Unfortunately, the T-35 was the only taildragger in the competition, and by this time, the military had transitioned almost completely to tricycle gear fighters, bombers and transports. Ultimately, the competition’s winner, the Beechcraft T-34 Mentor, went on to serve as the primary Air Force and Navy trainer for several decades. However, the Royal Saudi Air Force did purchase 10 of the 30 or so Buckaroos modified to carry wing-mounted 30-caliber machine guns and unguided rockets for light attack duties. Once again, the story should end here: Company loses rich government contract, and the aircraft is never heard from again.
“The GC-1 Swift was designed in 1940 by Mr. R. S. ‘Pop’ Johnson. While many consider the Swift a derivative of the Culver Cadet, which gained fame as a target drone in WWII, this appears to be only partially true.”
But not so fast! The year is 1988, and Piper Aircraft has obtained the services of renowned aerodynamicist Roy LoPresti and the type certificate for the Globe/TEMCO Swift. The company decided to enter the burgeoning homebuilt “personal aircraft” market with a fully certificated entry. LoPresti and his team thoroughly updated and modified the airframe and powerplant.
The Piper “Swift Fury” boasted a 500-pound gross weight increase, completely updated cabin with sliding canopy, aerodynamically efficient cowling and 200-horsepower Lycoming IO 360 engine. The aircraft could climb at over 1,300 feet per minute and boasted a maximum speed of nearly 220 knots. The Swift Fury garnered over 500 advance orders for Piper. And then, the enemy of all great aviation ideas reared its ugly head. Piper’s unfortunate 1991 bankruptcy ended any plans for what would have been a low-production volume-sport plane.
But LoPresti, who had left Piper, obtained the type certificate for the GC-1B Swift, and as late as 2008, his company was still working to obtain type certification for what had become the LoPresti Fury. And the Swift even sported turbine power for a time. Powered by an Allison turboshaft engine, the “Swift Fire” prototype achieved cruise speeds of well over 300 knots and out-of-this-world climb rates.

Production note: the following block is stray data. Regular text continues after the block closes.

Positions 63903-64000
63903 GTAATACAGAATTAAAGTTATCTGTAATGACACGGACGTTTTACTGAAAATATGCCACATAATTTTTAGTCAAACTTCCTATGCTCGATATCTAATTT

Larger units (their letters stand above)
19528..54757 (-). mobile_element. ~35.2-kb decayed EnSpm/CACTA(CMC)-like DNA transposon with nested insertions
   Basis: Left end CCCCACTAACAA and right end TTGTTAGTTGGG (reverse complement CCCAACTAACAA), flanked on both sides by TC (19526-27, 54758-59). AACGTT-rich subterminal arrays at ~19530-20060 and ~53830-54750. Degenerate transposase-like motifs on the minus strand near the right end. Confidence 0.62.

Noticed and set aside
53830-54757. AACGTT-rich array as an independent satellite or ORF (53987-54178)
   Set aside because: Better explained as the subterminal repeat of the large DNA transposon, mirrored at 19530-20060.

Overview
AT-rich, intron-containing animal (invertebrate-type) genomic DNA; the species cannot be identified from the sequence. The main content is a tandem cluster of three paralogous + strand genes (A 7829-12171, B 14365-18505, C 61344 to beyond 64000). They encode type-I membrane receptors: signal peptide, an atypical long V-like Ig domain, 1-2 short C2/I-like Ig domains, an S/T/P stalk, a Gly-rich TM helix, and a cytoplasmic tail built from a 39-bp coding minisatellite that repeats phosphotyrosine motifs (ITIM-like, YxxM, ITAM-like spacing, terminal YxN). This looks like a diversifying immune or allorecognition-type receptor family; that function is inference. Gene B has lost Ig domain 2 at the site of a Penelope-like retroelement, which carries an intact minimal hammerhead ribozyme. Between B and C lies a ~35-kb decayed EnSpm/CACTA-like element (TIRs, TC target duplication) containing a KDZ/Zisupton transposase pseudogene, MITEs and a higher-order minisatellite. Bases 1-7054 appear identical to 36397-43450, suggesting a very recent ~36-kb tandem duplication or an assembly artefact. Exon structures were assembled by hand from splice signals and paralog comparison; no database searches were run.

However, the story has a happy ending for those fortunate enough to own and fly the Globe/TEMCO Swift. A quick look at the Swift registry maintained by Globe Aviation shows a majority of the 1,500 constructed are still flying today. Many of these are modified and personalized to increase their performance, appearance and comfort. The Swift Museum Foundation operates a museum that includes airframe number one at the McMinn County Airport (KMMI) in Athens, Tennessee. This very active foundation publishes a newsletter, provides technical and logistical support, and keeps owners connected through events and an annual gathering.
“A quick look at the Swift registry maintained by Globe Aviation shows a majority of the 1,500 constructed are still flying today. Many of these are modified and personalized to increase their performance, appearance and comfort.”
The Globe Swift has stood the test of time and modification and has provided decades of enjoyment for its loyal pilots and owners. It would not surprise anyone to see the Swift reemerge once again in this era of personal aviation. This Incredible Plane is just that good!